What a night I suffered! At 4 p.m., I got a shiny new HP laptop—my first non-Mac in probably a decade—and by 6:20, I was in hysterics, with the Beloved desperately trying to calm me down as I struggled to locate my Dropbox backup on a drive the new computer recognized, but would not display. Here is a recap of my horrific night:

5:40 p.m. We get home, and I plug this puppy in. It takes over 30 minutes to boot up and install ‘app updates.’ Halfway through, the computer starts talking. I’m not sure why.

6:20 p.m. I plug in my backup drive. Nothing happens. I go deep into the setting and try to locate it. I see it listed there, but there is no option to open it or browse it or perform any functions. My entire Calibre library is on this drive, as well as my iTunes library, all my work files and numerous other vital things. With rising hysteria, I interrupt the Beloved, who is on a phone call, to come and help me.

6:30 p.m. He says the drive is not showing up. Maybe it needs a driver. Maybe it is Mac-formatted and so won’t work. I decide to transfer everything onto my ten-year-old MacBook, which the Beloved is now using to browse eBay and play podcasts. I am told the file transfer will take three hours.

6:40 p.m. I decide to go in batches. If I can at least get my eBook library up and running, I’ll keep okay. My Calibre library will fit on a flash drive, so I plug one in and try to transfer it over. The ancient Macbook says it can complete this task in about 45 minutes. Sigh.

6:45 p.m. Meanwhile, I decide to install Evernote. There is a button for that on the desktop. I click on it, and it tells me to please wait while it installs. Um, it didn’t do that during the 30-minute app update? Okay, fine. Install it.

7:00 p.m. Evernote is installed. Huzzah. I launch it, log in, and immediately see my files start zipping in. I am delighted that something is at last working correctly.

7:05 p.m. I get a pop-up that a new Evernote version is available for me to install. Oh. So, it didn’t do that when I installed it? Or during that very long app updating it did when I turned the darned thing on? Huh.

7:06 p.m. The Beloved hears me ranting. For the first time this evening, he offers to return the computer and get me another Mac.

7:20 p.m. My flash drive is ready. I plug it and start transferring it over. I figure that if I can get these smaller files loaded myself, I can save the over-the-cloud Dropbox downloading for the behemoth of my iTunes library.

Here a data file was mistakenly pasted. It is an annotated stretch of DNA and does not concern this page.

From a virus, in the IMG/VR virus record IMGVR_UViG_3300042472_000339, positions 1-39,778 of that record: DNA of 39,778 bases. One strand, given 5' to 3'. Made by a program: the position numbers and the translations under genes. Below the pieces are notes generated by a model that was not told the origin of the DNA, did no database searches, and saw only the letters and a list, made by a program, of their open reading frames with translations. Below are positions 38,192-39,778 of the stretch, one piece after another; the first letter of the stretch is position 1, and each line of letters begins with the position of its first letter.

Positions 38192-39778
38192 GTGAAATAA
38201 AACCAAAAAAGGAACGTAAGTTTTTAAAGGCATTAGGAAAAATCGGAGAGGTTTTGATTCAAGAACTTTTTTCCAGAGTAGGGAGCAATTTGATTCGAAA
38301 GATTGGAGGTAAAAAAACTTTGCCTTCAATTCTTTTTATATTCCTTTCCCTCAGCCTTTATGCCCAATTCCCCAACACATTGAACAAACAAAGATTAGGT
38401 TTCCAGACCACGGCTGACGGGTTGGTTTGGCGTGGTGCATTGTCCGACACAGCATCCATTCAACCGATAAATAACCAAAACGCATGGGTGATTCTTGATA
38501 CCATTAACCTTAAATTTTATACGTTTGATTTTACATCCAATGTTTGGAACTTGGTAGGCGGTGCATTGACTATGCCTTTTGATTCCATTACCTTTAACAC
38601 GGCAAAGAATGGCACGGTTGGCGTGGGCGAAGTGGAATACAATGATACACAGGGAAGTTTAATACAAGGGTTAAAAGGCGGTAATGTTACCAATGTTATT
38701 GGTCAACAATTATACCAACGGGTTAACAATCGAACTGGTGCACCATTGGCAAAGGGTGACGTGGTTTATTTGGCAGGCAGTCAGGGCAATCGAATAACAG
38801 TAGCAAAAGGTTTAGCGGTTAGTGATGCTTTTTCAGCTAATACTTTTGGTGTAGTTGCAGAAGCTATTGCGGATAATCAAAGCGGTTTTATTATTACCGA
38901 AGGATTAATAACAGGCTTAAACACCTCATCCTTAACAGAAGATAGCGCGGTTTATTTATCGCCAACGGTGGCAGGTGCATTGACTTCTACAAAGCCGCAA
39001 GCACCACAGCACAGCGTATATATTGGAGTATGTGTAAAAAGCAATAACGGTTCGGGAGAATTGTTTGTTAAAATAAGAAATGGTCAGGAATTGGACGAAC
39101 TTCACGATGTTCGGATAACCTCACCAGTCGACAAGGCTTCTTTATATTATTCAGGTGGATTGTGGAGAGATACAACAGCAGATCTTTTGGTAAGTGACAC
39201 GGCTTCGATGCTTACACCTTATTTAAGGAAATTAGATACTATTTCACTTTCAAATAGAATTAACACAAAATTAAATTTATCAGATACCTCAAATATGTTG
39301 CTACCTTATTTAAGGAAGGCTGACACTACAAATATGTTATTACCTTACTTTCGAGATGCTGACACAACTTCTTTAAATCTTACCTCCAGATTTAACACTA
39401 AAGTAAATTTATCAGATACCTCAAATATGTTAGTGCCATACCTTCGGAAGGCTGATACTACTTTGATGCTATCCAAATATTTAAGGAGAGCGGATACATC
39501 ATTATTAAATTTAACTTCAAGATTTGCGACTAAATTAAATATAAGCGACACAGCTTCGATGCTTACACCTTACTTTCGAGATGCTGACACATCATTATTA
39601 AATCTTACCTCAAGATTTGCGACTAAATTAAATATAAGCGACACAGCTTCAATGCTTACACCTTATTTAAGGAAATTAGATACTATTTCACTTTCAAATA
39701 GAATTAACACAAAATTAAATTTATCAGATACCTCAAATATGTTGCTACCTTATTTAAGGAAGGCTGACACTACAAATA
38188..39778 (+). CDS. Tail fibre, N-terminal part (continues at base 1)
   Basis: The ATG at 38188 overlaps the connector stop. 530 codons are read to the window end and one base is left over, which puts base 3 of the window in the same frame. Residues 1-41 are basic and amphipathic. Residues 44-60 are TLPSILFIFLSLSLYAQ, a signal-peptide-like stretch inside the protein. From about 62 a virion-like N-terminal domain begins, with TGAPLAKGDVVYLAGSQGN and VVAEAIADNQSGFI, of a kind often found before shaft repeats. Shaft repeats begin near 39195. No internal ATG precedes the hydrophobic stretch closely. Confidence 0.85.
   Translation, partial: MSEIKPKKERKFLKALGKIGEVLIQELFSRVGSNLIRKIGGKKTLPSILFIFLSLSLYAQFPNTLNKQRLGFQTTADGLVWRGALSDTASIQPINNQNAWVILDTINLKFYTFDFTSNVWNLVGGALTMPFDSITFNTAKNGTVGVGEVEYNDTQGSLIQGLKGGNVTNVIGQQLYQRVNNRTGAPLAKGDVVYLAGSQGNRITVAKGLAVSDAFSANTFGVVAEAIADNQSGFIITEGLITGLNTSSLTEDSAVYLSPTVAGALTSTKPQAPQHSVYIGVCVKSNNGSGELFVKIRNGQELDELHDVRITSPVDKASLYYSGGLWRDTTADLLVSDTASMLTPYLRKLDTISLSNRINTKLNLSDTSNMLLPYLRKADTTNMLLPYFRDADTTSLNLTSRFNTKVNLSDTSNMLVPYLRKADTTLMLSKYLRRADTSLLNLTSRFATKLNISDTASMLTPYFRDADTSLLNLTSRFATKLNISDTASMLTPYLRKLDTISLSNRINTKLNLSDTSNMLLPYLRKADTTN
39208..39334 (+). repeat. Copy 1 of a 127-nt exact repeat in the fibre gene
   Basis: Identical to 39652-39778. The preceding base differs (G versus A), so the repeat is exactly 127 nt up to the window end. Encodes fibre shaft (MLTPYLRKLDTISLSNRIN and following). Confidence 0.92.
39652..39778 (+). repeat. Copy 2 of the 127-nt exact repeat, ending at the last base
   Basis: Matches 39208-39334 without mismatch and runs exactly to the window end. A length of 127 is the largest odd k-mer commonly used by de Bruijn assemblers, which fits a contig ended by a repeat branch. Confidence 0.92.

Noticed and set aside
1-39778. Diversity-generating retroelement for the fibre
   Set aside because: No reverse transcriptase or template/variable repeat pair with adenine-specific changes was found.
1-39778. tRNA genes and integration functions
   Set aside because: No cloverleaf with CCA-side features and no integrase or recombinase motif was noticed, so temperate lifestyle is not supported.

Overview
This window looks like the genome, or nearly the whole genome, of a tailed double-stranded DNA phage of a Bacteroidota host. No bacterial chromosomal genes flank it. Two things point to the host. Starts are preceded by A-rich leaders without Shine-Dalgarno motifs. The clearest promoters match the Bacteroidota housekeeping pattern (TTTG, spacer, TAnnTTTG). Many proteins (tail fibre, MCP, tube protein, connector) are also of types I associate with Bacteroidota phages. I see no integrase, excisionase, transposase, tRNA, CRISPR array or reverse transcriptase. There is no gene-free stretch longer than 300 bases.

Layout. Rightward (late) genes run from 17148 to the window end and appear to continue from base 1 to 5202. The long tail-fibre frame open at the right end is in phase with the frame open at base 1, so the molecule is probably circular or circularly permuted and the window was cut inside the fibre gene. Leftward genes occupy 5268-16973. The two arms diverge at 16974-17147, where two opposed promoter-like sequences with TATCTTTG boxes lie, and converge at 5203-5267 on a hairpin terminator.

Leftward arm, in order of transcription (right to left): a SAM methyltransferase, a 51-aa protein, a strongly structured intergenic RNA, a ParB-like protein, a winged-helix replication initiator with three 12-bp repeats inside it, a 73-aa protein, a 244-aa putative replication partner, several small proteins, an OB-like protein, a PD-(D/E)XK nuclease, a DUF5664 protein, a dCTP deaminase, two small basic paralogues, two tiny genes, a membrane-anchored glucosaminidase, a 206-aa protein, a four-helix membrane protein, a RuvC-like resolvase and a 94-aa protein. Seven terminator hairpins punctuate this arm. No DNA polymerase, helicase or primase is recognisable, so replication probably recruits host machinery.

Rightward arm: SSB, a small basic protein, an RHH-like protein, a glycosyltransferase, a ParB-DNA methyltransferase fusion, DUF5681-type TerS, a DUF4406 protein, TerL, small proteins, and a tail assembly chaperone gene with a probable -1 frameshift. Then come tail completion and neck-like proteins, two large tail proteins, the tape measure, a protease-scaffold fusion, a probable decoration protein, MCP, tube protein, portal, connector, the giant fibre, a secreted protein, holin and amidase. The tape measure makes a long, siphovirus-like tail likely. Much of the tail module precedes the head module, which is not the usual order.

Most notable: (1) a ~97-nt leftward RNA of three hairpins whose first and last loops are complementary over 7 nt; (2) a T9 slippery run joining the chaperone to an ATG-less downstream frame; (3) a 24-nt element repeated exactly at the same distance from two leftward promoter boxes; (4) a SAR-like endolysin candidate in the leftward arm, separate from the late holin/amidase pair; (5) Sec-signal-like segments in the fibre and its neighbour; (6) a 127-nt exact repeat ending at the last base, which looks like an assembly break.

7:45 p.m. The new computer is at about 60% transferring from my 16 gb flash drive. I get a warning that it is stuck on a few ‘items’ whose file names are too long to be in the directory where I’m trying to put them.

7:50 p.m. Hysterical tears. I just want my books, and thought of going in and manually renaming over 1000 of them gives me hives. The Beloved again offers to go out and buy me a Mac, using wedding money. I refuse. That money is for both of us, and this computer was a bargain. I’ll make it work.

9:00 p.m. I have transferred over as much of my Dropbox library as I can. I am exhausted. I install Calibre, run it, point it to my library. Everything seems to be working so far…

8:00 a.m. I check on things before I leave for work. Dropbox is reporting that it will need 47 more hours to finish downloading my stuff. Sigh.

8:30 a.m. I get to work, check my email and find a note from Dropbox asking me if I want to ‘restore’ the 27,533 files I apparently ‘deleted’ last night. Um, excuse me?

It’s going to me a long week! I will just add as a final note here that my first Windows computer ran Windows 95. So they’ve had 20 years to get the upgrade process right. It should not still be such a trial.

Want to share your own horror stories? At least you know you have company—me!

Image credit: Here.


  1. In my experience when syncing dropbox to new laptop, you must keep your old laptop running together with your new one. Then, dropbox will search and sync between those two laptops within your network, not needing to download it from cloud.
    Or, easier yet, copy your dropbox folder to external drive, then copy it to new laptop. Then you sync your new laptop with dropbox cloud.

    P.s: do not delete dropbox in your old mac without disconnecting the account first. If you do, you will also delete files in cloud as it sync.

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